Thursday, June 14, 2012

Mozart's Last Aria

by Matt Rees

In Mozart's Last Aria, Matt Rees explores the mystery that surrounds the early demise of Amadeus Mozart. Running with the popular belief that he was poisoned, Rees employs Nannerl, Mozart's elder sister, who takes it upon herself to discover the murderer. The idea has a lot of potential, unfortunately Rees' account falls short. His character development is weak, the characters and situations are unbelievable, he loses plot focus, and the story line gets bogged down in terminology familiar only to a musical progeny.

First, my disclaimer:  I have almost no knowledge of music terminology and am only minimally familiar with the works of Mozart, as in, I have heard some of his pieces. I'm not sure where my lack of musical knowledge falls among the general public, but in this book it is a stumbling block. Next, the story begins as somewhat of an historical mystery, but midway through gets sidetracked in an unfathomable romance and then struggles unsuccessfully to return to the original purpose. Then, the main character is confusing and confused. She is presented as a determined and independent woman at the same time she is manipulated by her father, gets trapped into a marriage of convenience, and is morally weak. On one page she is making harsh demands of princes and barons and on the next she is falling helplessly into their arms (a favorite ploy of Nora Roberts). In short, she is unlikeable and unbelievable. Finally, the writing is forced, resembling a high schooler's essay that required varieties of the absolute phrase.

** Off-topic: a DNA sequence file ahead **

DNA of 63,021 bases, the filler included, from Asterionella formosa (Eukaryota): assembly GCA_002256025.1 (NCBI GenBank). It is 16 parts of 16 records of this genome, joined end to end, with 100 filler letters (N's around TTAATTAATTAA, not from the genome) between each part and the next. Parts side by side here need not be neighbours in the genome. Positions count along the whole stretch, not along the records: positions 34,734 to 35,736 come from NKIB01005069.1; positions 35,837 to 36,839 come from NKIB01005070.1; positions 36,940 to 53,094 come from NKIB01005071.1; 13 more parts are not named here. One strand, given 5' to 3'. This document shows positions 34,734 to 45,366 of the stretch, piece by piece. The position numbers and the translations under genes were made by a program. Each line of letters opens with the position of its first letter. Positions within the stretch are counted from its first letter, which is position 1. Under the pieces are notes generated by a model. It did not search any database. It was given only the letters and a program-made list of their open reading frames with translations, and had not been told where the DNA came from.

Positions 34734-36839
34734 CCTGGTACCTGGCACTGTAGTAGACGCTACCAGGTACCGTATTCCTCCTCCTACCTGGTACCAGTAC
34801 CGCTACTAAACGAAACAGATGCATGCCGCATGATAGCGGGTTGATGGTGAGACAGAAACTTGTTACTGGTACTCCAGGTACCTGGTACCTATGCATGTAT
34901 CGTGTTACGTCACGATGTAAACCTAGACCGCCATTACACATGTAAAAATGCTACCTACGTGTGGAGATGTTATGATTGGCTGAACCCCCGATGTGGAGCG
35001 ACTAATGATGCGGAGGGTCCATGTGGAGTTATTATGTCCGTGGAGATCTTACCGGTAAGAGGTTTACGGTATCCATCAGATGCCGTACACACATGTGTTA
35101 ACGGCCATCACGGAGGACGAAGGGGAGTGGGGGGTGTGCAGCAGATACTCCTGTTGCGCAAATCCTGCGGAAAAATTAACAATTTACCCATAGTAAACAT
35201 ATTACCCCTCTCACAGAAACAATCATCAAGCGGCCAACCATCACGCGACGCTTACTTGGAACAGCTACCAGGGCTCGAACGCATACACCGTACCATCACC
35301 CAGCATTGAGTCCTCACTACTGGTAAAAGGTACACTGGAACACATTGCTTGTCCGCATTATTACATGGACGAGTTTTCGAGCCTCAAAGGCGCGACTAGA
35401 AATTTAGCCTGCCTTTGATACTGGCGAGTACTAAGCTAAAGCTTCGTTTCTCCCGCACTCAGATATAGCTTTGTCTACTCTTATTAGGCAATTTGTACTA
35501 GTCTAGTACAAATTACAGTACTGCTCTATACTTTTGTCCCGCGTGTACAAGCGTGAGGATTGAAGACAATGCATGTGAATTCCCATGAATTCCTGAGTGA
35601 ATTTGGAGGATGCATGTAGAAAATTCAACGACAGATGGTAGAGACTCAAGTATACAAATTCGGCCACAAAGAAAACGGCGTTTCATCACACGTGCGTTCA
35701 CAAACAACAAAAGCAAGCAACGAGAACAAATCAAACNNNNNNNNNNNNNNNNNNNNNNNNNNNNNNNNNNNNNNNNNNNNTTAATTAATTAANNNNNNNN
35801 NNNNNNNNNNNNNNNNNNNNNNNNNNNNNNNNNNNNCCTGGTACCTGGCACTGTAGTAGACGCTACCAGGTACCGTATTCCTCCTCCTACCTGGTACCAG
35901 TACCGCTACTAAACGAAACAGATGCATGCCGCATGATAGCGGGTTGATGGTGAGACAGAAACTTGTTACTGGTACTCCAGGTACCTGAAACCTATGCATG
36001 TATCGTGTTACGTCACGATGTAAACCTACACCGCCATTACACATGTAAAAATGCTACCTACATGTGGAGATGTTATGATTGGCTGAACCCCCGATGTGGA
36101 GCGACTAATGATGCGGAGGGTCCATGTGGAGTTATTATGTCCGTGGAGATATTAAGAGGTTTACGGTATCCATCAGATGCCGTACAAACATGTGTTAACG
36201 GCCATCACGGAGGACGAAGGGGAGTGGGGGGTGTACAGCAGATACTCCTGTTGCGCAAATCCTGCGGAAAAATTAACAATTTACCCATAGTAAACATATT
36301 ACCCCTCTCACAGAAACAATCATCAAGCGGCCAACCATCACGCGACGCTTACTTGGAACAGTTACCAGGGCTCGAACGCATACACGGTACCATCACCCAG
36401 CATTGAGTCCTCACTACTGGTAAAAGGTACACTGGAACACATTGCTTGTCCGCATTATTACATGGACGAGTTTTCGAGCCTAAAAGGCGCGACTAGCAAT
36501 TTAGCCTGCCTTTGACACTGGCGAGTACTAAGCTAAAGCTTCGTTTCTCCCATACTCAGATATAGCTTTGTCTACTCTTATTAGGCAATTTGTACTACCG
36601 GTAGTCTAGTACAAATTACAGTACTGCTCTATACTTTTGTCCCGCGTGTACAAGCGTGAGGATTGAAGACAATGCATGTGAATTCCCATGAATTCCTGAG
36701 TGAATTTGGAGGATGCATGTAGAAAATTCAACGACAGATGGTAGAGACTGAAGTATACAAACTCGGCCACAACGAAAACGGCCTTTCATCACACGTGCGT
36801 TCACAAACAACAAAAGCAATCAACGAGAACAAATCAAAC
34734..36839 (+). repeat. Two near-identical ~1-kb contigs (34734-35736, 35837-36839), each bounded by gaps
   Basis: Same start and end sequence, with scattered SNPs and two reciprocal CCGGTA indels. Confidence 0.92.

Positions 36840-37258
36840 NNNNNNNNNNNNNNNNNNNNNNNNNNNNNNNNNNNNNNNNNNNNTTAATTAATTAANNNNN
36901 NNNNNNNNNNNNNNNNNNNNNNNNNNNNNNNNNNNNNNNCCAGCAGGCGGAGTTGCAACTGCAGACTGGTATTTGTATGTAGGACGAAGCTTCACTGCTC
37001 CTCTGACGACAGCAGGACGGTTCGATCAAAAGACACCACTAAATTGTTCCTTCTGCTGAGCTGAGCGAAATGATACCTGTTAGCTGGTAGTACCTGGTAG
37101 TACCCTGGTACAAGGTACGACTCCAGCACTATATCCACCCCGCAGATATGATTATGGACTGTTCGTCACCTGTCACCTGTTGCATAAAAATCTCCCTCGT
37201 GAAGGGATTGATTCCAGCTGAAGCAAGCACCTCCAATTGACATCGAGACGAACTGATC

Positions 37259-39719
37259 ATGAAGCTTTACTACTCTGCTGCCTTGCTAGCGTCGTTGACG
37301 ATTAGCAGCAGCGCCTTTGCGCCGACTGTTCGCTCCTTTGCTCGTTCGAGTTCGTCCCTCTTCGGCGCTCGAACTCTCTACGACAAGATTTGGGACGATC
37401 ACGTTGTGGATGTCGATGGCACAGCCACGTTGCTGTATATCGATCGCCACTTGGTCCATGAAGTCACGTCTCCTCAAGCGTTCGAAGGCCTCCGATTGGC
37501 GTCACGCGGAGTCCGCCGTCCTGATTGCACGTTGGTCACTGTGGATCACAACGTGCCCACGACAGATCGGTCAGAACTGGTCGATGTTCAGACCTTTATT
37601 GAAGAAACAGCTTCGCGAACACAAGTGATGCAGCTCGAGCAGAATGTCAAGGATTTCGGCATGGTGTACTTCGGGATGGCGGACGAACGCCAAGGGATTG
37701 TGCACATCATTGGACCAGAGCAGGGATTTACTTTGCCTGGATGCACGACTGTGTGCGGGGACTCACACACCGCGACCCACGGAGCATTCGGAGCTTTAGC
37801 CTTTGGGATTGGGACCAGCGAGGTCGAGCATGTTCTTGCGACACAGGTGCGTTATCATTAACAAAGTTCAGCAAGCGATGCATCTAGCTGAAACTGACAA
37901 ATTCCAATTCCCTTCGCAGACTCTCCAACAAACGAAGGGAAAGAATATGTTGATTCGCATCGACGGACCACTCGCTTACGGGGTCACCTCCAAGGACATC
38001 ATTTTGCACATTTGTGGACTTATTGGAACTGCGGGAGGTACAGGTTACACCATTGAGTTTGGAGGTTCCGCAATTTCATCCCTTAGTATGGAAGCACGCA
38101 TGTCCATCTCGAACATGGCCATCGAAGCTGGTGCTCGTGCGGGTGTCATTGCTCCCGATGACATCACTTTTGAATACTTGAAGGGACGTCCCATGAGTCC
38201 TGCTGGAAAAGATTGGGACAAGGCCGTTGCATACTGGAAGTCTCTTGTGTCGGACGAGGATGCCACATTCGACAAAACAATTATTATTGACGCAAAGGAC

Didn't like it and wouldn't recommend it.

No comments:

Post a Comment